It’s a new day for New Orleans’ Triple-A baseball team, and that will be more than evident next season when the team’s nickname of the past 24 years will change.

“I think we all know that the Zephyrs name came from the Denver Zephyrs” when the team moved in 1993, said owner Lou Schwechheimer, who bought the team in November, on Friday. “We want to create an identity that really reflects the heart and soul of the New Orleans area. It’s a fresh start and the beginning of something magical.”

Although the Zephyrs kept their nickname from their days in Denver, it worked here thanks to a popular roller coaster at the Pontchartrain Beach amusement park, which closed in 1983. A zephyr is defined as a light or westward wind.

Schwechheimer said he had been made aware of the roller coaster, but a rebranding of the team, part of a total makeover, was necessary. Minor league teams, often sold, are known to employ name changes to generate new excitement.

A “name the team” effort will take place from Monday through May 6. Fans are asked to submit nominations for a new nickname, along with an explanation of why they believe it embodies New Orleans, at ZephyrsBaseball.com. The top choices will be voted on, and the winner will be announced in the fall.

San Diego-based sports marketing company Brandiose, which had overseen the rebranding of more than 50 minor league teams, will lead the makeover, with team management’s input and that of a panel.

“It’s nothing new to baseball,” said Pete Barrouquere, who covered the team as a sportswriter and now is a fan who will be on the panel. “It’s a merchandizing thing, probably. The new owners want their new identity. I can see the name change if they got something that reflects the city’s history or something like that.”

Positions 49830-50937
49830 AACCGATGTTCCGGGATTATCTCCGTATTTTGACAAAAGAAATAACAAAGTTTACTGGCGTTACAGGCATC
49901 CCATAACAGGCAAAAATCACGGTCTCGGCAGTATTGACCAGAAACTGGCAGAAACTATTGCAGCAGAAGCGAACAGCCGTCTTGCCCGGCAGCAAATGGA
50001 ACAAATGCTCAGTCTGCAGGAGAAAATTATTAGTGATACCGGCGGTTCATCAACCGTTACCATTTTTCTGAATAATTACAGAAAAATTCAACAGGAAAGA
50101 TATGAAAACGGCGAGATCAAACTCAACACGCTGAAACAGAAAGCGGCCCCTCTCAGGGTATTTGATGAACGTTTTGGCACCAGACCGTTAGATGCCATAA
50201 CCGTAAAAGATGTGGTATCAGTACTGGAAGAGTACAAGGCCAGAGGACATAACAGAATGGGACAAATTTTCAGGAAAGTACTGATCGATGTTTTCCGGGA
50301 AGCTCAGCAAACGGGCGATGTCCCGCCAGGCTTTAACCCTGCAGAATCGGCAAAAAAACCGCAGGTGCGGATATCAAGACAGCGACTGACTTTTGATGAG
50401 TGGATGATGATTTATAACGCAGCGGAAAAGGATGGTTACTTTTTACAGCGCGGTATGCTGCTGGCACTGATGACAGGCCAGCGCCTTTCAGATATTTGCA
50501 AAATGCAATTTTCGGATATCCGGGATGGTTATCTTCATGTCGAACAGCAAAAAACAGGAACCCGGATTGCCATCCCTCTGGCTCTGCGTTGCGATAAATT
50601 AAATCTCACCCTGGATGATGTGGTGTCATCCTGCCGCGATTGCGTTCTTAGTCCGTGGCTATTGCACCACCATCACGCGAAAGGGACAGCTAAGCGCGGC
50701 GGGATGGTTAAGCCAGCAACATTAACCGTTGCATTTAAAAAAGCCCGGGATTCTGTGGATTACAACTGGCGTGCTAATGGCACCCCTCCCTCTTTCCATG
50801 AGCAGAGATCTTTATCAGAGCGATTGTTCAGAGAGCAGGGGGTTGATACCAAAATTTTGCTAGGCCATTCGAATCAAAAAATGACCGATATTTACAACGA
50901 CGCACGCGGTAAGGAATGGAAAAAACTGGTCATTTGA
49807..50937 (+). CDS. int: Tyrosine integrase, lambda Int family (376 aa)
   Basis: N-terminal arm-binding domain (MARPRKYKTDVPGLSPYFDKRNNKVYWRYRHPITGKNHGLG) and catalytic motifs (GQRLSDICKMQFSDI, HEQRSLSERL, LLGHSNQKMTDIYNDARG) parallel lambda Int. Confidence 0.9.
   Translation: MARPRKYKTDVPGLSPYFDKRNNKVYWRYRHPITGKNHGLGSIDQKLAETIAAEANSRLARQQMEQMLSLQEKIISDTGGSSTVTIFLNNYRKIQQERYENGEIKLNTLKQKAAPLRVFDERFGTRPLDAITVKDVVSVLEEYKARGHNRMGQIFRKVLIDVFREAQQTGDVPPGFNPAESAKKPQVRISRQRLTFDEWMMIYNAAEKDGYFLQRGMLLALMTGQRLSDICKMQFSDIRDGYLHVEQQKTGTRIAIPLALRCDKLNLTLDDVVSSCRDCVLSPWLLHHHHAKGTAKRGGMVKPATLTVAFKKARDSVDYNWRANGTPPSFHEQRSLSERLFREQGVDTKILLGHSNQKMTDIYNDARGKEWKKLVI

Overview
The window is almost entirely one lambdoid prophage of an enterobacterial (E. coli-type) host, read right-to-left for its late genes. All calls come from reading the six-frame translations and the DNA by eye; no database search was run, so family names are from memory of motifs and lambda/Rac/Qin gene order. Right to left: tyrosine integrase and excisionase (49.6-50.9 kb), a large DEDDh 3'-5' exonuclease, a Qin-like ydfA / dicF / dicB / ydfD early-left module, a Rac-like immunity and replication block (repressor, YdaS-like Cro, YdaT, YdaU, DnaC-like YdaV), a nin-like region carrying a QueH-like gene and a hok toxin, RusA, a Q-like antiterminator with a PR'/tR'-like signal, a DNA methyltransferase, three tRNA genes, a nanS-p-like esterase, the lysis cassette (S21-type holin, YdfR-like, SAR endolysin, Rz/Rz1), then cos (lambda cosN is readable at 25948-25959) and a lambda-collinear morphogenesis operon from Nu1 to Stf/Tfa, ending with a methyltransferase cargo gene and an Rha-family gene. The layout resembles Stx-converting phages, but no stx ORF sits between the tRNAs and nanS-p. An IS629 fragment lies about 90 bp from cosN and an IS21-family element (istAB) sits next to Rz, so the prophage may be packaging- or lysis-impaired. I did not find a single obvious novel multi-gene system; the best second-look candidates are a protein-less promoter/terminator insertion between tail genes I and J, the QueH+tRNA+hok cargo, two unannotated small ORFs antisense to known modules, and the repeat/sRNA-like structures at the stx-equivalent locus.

Super fan Tim Vollenweider said he had been unhappy since noon, when he heard a report on the radio about the name change.

“I was there when we won the (Triple-A) World Series in ’98 in Las Vegas,” said Vollenweider, who was wearing a Zephyrs jersey with the World Series patch and had a binder of pictures from different eras. “When I heard about it, I said I have a million dollars in jerseys and caps; they can’t do that.”

Schwechheimer said the sale of new team apparel will bring a much-needed infusion of cash. But the bigger issue is a catchier, more marketable name and logo like those known throughout the minor leagues — the El Paso Chihuahuas, the Lehigh Valley IronPigs, the Richmond Flying Squirrels and the Albuquerque Isotopes, which Brandiose helped create.

A meeting will take place in the New Orleans area May 10-11 with Brandiose officials, Zephyrs management and community leaders, Schwechheimer said, to begin “creative and imaginative discussion” on the nickname change.

Schwechheimer said there will be no change for his other team, the Single-A Port Charlotte Stone Crabs.